USTA Fed Cup Special Features with Joey Johnston

USTA Fed Cup Special Features with Joey Johnston

--- By Joey Johnston ---

WESLEY CHAPEL, Fla. — Tampa Bay area, tennis hotbed.

You'd think so, right?

When the Federation Cup arrives on April 22-23 at the Saddlebrook Resort — it's a semifinal women's tennis showcase between the United States and Czech Republic — the reaction from area fans might go something like this:

It's about time!

After all, it's the area's first major tennis event in forever (OK, two decades).

Still, it seems odd that the Tampa Bay area, where you can't walk down the street without bumping into a top-flight tennis pro, has endured such an event-watching drought in the sport that so many people still play and love.

The people at Saddlebrook would like to change all that. Maybe the Fed Cup's presence will signal an awakening. It's definitely a reminder of how it used to be. And perhaps it's an indication of what it still could become.

"We love having the Fed Cup here,'' Saddlebrook owner Tom Dempsey said. "We hope it's just the start. This area has some tennis history, you know.''

We know.

And for those who don't know ...

Once, the game's enduring legends — do names like Bobby Riggs, Gardnar Mulloy, Don Budge, Pancho Gonzales, John Newcombe and Roy Emerson ring a bell? — participated in the annual Dixie International Championships at Tampa's Davis Islands Tennis Complex.

Once, a 16-year high-schooler named Chris Evert made her first big splash by defeating Billie Jean King, the world's No. 1-ranked player, in the Virginia Slims Masters at St. Petersburg's Bartlett Park.

Once, the United States team — paced by Andre Agassi, Michael Chang and the formidable doubles team of Rick Leach and Jim Pugh — defeated Australia in a rip-roaring, flag-waving Davis Cup Final held on the indoor red-clay surface at a newly constructed domed stadium that now houses baseball's Tampa Bay Rays.

Once, Tampa Bay had a regular ATP Tour stop for the men (with players such as Stan Smith, Roscoe Tanner, Aaron Krickstein and Agassi) and an annual WTA Tour event for the women (with players such as Evert, Martina Navratilova, Evonne Goolagong, Virginia Wade, Tracy Austin, Andrea Jaeger, Gabriela Sabatini and Monica Seles). Both events eventually relocated, a common plight for American tournaments that once had rock-solid places on the schedule.

Once, Bjorn Borg and Vitas Gerulaitis packed the University of South Florida Sun Dome for an exhibition.

Once, Jim Courier and Pete Sampras held a Sun Dome exhibition of their own, raising $100,000 for charity.

When Courier, the native son from Dade City, broke through with his monumental victory at the 1991 French Open, he took the Concorde back to the States and soon arrived at Tampa International Airport for a reunion with his family and long-time buddies.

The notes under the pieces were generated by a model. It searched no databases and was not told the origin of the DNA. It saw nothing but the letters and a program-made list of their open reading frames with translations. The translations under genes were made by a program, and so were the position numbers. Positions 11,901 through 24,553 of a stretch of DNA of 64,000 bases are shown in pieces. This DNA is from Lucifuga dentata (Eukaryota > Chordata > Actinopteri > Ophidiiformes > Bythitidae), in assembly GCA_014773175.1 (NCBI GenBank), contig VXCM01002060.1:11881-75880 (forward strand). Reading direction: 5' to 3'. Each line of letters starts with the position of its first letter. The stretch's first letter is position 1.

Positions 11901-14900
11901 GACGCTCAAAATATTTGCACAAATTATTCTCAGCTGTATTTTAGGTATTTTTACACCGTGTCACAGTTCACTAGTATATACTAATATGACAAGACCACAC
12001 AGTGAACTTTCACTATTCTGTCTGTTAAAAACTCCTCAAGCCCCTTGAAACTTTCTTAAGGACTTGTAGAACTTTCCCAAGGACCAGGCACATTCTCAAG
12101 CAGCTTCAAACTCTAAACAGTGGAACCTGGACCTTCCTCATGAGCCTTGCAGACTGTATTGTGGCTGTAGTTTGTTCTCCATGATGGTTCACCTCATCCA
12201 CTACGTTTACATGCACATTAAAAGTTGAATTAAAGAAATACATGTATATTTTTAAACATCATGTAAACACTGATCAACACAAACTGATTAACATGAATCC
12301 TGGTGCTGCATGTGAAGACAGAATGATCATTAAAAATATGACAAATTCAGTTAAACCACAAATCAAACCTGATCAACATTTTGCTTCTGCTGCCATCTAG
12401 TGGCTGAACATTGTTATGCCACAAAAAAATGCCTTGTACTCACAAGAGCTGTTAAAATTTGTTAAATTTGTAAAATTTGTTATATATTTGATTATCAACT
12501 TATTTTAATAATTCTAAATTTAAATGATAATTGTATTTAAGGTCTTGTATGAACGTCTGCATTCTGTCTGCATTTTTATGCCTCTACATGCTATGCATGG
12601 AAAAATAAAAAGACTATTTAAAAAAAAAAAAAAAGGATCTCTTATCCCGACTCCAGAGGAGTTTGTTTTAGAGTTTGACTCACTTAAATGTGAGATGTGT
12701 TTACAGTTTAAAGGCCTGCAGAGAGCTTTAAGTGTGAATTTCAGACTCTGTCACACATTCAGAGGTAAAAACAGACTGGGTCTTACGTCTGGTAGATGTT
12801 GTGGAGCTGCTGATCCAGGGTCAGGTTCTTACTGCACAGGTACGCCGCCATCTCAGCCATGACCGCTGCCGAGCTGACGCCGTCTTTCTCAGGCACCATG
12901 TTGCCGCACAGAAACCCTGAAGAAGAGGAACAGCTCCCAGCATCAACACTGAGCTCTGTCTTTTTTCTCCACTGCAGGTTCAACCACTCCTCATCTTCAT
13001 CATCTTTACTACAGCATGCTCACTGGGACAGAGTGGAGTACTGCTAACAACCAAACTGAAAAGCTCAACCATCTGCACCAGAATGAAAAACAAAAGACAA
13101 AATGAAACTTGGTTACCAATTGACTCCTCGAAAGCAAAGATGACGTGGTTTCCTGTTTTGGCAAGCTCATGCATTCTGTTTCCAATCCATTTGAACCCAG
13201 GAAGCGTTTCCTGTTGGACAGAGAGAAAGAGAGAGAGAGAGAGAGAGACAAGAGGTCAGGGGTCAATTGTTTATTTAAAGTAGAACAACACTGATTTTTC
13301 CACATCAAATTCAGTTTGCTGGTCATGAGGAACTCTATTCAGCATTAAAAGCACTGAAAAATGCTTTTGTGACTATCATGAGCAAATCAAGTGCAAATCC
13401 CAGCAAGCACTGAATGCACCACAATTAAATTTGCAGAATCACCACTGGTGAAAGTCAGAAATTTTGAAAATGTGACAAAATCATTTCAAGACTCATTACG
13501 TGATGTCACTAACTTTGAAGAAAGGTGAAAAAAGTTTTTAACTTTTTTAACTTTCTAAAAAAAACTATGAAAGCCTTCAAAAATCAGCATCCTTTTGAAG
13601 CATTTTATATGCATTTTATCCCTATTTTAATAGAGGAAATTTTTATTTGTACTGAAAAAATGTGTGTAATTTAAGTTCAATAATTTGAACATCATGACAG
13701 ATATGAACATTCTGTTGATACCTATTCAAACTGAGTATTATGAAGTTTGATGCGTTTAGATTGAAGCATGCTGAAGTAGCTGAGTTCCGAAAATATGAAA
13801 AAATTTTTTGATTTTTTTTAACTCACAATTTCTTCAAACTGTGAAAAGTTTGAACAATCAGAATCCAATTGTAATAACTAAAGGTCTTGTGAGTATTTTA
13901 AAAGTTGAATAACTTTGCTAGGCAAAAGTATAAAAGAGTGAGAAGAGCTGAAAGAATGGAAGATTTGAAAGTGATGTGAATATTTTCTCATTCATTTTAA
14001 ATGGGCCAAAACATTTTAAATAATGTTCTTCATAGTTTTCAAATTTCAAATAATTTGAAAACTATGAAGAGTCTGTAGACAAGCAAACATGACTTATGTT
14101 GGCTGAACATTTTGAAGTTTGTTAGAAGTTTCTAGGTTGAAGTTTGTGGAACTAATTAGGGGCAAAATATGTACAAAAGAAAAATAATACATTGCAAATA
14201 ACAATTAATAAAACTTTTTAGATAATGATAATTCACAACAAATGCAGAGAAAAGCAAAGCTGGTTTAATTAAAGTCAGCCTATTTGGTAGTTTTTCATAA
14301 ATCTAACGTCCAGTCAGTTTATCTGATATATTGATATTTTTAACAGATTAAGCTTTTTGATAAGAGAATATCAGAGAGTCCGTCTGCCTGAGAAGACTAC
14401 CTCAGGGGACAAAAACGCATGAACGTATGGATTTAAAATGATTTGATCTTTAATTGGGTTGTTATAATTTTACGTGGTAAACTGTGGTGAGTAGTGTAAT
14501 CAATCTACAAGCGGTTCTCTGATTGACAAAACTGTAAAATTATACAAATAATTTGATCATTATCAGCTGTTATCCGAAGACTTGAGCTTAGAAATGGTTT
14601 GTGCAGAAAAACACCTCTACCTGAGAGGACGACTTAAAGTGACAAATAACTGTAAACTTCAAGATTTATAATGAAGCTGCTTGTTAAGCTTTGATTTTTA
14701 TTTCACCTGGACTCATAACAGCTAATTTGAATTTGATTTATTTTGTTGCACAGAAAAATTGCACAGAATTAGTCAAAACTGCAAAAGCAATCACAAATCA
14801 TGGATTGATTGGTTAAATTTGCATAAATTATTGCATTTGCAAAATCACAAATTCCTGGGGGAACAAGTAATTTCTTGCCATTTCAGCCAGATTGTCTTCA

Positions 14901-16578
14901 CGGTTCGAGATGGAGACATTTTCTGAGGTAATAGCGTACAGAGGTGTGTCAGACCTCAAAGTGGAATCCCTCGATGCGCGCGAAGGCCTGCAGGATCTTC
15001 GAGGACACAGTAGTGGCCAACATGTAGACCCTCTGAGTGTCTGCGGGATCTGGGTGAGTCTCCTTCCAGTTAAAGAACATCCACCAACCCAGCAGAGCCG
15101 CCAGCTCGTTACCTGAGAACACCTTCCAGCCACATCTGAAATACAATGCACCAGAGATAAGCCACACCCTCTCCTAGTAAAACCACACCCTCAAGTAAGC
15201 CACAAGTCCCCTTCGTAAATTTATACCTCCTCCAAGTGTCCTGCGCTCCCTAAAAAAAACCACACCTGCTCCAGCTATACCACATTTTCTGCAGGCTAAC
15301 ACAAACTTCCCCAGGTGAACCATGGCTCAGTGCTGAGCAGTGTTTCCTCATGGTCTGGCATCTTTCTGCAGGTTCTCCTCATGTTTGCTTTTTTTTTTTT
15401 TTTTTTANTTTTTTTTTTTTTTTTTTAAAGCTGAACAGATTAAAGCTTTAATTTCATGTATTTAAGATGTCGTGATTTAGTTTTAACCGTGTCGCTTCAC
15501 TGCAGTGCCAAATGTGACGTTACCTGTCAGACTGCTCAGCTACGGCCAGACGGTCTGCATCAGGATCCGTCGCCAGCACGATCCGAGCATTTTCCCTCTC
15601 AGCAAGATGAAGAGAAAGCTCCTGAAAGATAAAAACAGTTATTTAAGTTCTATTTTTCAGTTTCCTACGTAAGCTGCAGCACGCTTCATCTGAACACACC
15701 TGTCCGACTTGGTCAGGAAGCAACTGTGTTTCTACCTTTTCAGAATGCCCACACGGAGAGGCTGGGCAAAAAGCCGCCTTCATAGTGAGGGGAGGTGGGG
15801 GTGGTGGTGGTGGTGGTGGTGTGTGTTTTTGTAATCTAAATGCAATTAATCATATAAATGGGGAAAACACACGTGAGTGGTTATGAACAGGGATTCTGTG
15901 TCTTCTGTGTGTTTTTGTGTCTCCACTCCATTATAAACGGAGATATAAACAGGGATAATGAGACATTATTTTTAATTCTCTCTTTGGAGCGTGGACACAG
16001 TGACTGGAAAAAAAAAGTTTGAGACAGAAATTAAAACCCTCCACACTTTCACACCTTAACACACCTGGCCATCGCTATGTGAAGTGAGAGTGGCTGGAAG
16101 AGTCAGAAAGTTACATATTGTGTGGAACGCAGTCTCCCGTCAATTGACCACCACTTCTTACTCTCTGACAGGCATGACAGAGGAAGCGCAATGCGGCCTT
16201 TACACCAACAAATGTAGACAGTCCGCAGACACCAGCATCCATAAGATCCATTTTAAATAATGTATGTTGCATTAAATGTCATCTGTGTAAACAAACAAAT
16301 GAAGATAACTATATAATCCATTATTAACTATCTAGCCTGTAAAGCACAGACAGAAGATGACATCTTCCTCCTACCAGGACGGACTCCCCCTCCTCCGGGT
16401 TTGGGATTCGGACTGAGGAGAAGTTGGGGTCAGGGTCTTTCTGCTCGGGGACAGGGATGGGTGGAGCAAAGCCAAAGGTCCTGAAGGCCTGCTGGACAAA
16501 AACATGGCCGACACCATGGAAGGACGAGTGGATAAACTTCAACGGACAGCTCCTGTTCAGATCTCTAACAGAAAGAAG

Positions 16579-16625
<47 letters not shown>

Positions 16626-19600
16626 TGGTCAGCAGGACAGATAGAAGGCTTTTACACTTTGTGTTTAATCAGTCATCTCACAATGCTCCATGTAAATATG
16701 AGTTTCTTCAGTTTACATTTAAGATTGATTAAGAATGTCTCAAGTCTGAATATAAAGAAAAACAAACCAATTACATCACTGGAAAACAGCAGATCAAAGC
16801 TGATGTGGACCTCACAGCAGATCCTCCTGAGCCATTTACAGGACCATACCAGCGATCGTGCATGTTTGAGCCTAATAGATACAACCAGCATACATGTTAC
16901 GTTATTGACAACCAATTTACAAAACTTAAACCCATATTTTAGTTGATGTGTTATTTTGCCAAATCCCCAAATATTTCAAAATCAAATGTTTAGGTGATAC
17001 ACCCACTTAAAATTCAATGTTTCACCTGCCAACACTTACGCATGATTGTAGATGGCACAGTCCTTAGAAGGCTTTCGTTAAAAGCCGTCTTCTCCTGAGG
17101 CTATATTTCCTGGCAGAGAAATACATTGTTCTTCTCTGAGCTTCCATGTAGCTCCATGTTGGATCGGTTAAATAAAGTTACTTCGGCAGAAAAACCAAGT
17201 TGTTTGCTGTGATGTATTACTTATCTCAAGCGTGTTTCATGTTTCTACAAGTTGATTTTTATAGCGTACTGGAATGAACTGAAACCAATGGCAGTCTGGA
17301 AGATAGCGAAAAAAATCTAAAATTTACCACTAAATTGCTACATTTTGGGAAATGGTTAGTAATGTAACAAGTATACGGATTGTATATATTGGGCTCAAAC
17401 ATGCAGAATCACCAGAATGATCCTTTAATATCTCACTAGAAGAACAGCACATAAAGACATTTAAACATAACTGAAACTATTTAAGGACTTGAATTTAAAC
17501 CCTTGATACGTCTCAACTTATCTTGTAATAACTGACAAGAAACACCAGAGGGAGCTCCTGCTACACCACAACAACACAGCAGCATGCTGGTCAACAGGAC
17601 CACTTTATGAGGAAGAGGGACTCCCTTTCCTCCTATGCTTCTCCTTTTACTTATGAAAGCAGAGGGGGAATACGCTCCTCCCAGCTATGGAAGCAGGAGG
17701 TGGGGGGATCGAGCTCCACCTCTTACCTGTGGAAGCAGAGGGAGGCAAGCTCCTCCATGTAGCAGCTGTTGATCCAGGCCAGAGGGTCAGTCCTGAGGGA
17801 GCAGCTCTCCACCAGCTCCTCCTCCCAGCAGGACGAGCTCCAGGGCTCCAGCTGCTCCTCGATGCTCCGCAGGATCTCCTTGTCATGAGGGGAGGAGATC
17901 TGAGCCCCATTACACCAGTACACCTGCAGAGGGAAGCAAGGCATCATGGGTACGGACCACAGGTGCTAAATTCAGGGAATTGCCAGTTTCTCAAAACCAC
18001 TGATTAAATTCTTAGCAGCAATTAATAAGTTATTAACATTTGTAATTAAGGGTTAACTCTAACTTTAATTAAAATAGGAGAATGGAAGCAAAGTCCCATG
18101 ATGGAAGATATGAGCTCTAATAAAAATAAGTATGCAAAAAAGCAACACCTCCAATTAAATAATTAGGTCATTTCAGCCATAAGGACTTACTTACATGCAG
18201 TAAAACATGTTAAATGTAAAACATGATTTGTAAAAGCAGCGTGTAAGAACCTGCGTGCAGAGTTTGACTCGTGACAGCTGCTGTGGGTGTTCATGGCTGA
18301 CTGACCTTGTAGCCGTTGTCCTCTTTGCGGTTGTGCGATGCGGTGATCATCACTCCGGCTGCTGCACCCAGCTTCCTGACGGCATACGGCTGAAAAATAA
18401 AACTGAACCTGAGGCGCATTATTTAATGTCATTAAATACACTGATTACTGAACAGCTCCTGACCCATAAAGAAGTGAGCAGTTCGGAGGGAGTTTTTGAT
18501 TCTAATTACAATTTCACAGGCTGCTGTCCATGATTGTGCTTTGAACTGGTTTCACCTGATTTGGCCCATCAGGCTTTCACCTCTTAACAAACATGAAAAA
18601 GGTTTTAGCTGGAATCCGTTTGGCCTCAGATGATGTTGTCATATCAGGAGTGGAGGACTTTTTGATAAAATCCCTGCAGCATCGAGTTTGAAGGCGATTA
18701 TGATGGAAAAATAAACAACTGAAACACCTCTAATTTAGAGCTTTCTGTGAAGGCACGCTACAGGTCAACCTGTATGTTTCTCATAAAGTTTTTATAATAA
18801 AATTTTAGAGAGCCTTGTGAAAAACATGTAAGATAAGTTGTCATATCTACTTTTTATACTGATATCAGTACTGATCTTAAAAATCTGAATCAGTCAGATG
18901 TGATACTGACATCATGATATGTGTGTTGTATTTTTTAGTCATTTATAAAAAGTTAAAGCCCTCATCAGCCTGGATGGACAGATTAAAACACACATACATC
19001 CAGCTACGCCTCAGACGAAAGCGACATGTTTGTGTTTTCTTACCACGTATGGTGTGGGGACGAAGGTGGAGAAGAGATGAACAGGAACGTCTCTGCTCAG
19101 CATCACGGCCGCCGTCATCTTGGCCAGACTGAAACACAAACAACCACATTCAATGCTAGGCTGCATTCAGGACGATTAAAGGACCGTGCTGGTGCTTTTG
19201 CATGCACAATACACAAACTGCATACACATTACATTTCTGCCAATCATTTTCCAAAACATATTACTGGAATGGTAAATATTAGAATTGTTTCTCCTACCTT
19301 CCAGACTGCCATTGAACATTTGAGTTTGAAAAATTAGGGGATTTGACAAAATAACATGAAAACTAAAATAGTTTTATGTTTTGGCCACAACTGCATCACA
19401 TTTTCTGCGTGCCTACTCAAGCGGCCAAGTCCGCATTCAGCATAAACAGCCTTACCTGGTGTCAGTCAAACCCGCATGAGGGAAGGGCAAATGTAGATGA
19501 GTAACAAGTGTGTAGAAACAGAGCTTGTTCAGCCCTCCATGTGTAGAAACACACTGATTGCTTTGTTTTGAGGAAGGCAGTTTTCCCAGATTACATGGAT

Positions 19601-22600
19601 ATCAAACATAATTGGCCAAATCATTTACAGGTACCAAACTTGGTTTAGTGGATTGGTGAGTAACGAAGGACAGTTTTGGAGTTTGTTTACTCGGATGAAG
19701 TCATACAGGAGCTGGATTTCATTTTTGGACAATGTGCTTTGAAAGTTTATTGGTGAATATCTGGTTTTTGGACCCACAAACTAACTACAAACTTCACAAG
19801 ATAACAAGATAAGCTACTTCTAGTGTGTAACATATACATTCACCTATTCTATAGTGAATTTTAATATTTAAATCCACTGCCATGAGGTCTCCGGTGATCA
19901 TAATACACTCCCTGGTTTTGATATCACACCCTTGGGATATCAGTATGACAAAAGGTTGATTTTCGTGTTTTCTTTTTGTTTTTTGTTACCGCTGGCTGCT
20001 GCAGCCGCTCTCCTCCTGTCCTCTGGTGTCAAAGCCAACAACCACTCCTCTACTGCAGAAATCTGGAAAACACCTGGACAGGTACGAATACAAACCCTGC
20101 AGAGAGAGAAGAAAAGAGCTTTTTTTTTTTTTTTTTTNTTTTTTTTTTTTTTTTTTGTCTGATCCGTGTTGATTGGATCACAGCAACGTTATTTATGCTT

"When you win something like the French Open, I know a part of you belongs to the world,'' Courier said then. "But this will always be home.''

Sampras constantly returned to his adopted town with a U.S. Open or Wimbledon trophy for the display case at his Tampa Palms home.

"I love my time in Tampa,'' said Sampras, who often began his pre-workout mornings with breakfast at the Waffle House around the corner from Saddlebrook. "I'm not bothered by anything and can just be myself.''

In 1990, 13-year-old Jennifer Capriati turned the women's tennis world on its ear by not only turning professional, but reaching the final of her first event. "She didn't have a debut,'' the late tennis impresario Ted Tinling said. "She had a premiere!''

Capriati would become a Grand Slam tournament champion, joining Sampras, Courier, Martina Hingis and Justine Henin as Saddlebrook-trained luminaries. Their presence begat the likes of James Blake and Mardy Fish at Saddlebrook, which is now home to top 20-level players such as John Isner and Sascha Zverev.

Considering the Southern bunker of IMG, home to the former Nick Bollettieri Tennis Academy, which has trained Agassi, Seles, Maria Sharapova, Tommy Haas and Anna Kournikova, the Tampa Bay area shouldn't take a back seat to any other region when it comes to top-flight tennis.

Seemingly, the area's tennis history and enduring passion for the sport has come full circle with the Fed Cup.

"The Fed Cup is a game-changer for this area,'' said Howard Moore, program director for Saddlebrook International Tennis and administrator for the resort's renowned Harry Hopman Tennis Academy, which it acquired in 1986.

"We have adults, juniors and top professionals training here all the time. Now, all of a sudden, we have a magnificent stadium springing up here and an event that will showcase Saddlebrook to the world. I hope it's part of a resurgence for events in our area. I know it's going to add a spring to everyone's step.''

Saddlebrook normally caters to all levels of play, whether it's the weekend warrior seeking an adult camp or an iconic professional seeking tournament tuneup, whether you're No. 1 on the block or No. 1 in the world.

From the rural orange groves to the Gulf of Mexico beaches, odds are great that you'll find plenty of tennis action throughout the Tampa Bay area, whether it's junior lessons, an adult league or maybe moms and dads getting a hit in with their kids.

"It's a lifetime sport, a great sport,'' Dempsey said. "It's fun to play. When you get to see it at the highest level, it's really fun to watch.''

With the Fed Cup's arrival — and Tampa Bay back in the big-time tennis event business — there's no doubt that the tennis community will agree to that.